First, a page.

Element matches / matchesSelector

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I was thinking about HTML elements and selectors recently.  We usually start by searching for an element(s) via querySelector/querySelectorAll, which makes sense, but what if you want to validate that an element that wasn't specifically selected matches a given selector?  For example, say you have a function which assumes the presence of classes or attributes on the elements it has been passed, and things might go wrong if the element provided doesn't fit the bill?  Enter Element.matches!

The JavaScript

As MDN details, Element.matches is the standard API but each vendor has implemented a matchesSelector version:

function determineIfElementMatches(element, selector) {
	return element.matches(selector);
}

// Sample usage
var matches = determineIfElementMatches(myDiv, 'div.someSelector[some-attribute=true]');

To work around all of the vendor mess, we can just use the Element prototype:

function selectorMatches(el, selector) {
	var p = Element.prototype;
	var f = p.matches || p.webkitMatchesSelector || p.mozMatchesSelector || p.msMatchesSelector || function(s) {
		return [].indexOf.call(document.querySelectorAll(s), this) !== -1;
	};
	return f.call(el, selector);
}

I've included a polyfill if the browser doesn't support matches but modern browsers should support the function in some form. As I mentioned at the beginning of the post, I think `matches` is probably most used as a validation measure, but let me know if you see better uses!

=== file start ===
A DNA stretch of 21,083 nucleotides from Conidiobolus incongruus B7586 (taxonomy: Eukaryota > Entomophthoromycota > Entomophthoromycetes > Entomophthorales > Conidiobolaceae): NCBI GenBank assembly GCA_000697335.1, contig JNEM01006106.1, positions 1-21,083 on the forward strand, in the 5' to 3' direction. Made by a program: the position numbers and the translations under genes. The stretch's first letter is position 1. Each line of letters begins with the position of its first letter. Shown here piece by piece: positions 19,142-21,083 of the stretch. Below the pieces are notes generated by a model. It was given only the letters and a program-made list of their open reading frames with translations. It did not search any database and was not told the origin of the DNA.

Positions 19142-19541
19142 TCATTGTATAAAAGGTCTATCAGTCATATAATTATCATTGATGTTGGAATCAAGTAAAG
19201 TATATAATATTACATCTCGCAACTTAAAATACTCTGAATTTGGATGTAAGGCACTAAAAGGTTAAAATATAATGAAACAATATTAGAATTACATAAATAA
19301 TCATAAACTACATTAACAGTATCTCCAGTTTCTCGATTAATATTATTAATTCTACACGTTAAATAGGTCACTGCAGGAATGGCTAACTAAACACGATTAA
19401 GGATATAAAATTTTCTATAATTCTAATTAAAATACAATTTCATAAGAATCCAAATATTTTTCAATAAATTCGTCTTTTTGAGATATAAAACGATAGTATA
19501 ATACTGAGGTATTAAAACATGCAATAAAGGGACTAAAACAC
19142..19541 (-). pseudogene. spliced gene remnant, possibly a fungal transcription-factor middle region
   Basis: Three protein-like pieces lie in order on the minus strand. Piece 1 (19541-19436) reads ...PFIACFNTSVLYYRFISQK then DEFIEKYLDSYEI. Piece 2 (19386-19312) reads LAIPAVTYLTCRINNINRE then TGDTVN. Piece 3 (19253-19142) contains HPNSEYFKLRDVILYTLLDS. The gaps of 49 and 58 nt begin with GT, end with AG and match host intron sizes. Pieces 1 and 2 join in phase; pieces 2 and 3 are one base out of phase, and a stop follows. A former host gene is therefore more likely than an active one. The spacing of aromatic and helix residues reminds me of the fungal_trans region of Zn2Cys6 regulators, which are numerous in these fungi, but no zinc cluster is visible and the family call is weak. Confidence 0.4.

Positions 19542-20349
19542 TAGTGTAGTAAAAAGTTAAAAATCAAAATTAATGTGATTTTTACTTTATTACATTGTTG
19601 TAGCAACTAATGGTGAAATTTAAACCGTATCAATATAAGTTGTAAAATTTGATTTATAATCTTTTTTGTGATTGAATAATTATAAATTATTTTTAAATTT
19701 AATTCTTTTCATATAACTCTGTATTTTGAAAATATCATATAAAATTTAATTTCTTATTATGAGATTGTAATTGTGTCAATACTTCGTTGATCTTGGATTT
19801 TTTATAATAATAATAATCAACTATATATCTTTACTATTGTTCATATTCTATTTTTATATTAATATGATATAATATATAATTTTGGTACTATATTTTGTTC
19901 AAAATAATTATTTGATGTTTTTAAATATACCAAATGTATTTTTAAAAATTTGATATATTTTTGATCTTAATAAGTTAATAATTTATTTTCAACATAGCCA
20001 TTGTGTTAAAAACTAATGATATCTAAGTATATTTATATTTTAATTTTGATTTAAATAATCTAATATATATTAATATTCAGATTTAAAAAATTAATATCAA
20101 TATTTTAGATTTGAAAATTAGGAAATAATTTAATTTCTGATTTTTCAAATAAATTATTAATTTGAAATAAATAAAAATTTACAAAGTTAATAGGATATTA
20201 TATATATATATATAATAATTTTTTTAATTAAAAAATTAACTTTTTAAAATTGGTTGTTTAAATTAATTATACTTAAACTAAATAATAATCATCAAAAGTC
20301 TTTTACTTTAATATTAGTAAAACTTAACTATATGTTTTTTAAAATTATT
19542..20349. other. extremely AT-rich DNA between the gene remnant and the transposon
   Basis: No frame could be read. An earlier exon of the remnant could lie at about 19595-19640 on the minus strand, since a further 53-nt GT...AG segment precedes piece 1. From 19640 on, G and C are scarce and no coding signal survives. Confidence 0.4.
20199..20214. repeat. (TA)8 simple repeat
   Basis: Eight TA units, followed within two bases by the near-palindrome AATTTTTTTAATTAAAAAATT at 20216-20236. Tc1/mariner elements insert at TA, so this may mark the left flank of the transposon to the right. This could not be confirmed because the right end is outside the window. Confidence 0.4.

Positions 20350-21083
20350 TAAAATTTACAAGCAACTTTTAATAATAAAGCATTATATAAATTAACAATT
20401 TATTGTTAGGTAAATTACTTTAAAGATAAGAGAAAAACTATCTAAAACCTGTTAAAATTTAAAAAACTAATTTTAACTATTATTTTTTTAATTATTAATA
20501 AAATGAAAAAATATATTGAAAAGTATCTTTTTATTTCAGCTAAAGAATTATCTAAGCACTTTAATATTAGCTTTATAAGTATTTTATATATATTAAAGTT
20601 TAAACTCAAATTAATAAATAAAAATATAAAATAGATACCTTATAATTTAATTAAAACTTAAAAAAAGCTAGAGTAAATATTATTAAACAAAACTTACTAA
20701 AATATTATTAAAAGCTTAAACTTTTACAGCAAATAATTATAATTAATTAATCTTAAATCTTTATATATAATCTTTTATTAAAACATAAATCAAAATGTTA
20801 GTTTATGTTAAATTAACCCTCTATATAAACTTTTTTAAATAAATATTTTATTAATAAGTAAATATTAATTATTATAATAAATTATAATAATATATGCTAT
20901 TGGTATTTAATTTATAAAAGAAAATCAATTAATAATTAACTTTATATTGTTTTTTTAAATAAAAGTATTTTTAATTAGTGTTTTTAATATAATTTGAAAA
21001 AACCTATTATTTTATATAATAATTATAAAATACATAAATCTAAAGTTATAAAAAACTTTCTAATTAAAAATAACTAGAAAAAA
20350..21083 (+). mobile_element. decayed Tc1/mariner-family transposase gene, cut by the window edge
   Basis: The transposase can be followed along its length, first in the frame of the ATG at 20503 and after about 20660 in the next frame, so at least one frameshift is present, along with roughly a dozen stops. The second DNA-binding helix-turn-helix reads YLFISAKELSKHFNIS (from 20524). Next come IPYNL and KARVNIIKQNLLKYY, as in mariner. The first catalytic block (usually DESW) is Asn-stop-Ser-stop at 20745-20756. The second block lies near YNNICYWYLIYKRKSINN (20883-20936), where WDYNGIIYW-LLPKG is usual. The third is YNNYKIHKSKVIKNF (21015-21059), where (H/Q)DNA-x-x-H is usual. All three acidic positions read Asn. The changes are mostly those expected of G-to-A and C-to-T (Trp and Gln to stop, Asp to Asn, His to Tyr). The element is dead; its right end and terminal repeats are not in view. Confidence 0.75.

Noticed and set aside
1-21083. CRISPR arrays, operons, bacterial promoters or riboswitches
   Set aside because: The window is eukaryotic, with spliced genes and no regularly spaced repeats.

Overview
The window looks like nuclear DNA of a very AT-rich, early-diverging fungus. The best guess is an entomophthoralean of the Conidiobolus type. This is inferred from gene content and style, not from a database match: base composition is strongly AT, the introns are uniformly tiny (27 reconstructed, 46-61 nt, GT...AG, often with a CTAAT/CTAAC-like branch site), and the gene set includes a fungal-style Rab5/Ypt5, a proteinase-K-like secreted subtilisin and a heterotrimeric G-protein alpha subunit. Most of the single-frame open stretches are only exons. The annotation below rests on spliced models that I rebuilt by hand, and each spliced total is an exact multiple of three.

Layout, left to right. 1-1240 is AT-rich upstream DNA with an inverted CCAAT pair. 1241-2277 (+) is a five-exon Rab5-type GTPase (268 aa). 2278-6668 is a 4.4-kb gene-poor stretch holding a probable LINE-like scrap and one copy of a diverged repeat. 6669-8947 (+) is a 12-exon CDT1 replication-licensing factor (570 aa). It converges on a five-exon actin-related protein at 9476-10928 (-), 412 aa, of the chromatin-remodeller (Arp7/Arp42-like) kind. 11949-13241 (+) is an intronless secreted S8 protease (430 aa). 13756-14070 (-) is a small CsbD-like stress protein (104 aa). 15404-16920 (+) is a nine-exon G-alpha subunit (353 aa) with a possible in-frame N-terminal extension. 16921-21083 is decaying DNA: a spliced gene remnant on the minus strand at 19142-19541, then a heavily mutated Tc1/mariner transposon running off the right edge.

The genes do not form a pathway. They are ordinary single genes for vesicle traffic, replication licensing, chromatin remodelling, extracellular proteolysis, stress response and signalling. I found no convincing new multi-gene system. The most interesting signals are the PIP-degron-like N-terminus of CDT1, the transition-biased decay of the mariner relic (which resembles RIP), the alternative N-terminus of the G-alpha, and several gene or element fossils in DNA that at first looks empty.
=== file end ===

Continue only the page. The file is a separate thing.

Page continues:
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Discussion

  1. MaxArt

    The polyfill isn’t very useful, as it should be targeted to IE8 only (IE9 supports msMatchesSelector), but IE8 doesn’t support indexOf in arrays – unless you’re again using a polyfill, of course.

    This also mean that, potentially, the polyfill is much slower. Even slower if you’re planning to polyfill for IE7-, as it doesn’t even support querySelectorAll.

  2. Felipe

    Element.matches can it get another attributes like src or rel?

  3. I added this in our compatibility js library we use at work.
    This way we can write for modern browsers without mixing fallback code into site specific code.
    When the time comes we can easily remove obsolete fallbacks like these from our library, do a republish on our sites and all the obsolete fallback code is gone.

    if (!Element.prototype.matches)
    {
      var ep = Element.prototype;
    
      if (ep.webkitMatchesSelector) // Chrome <34, SF<7.1, iOS<8
        ep.matches = ep.webkitMatchesSelector;
    
      if (ep.msMatchesSelector) // IE9/10/11 & Edge
        ep.matches = ep.msMatchesSelector;
    
      if (ep.mozMatchesSelector) // FF<34
        ep.matches = ep.mozMatchesSelector;
    }
    
  4. no

    this doesn’t work if you are testing an element that has been removed from the document or is in a document fragment.

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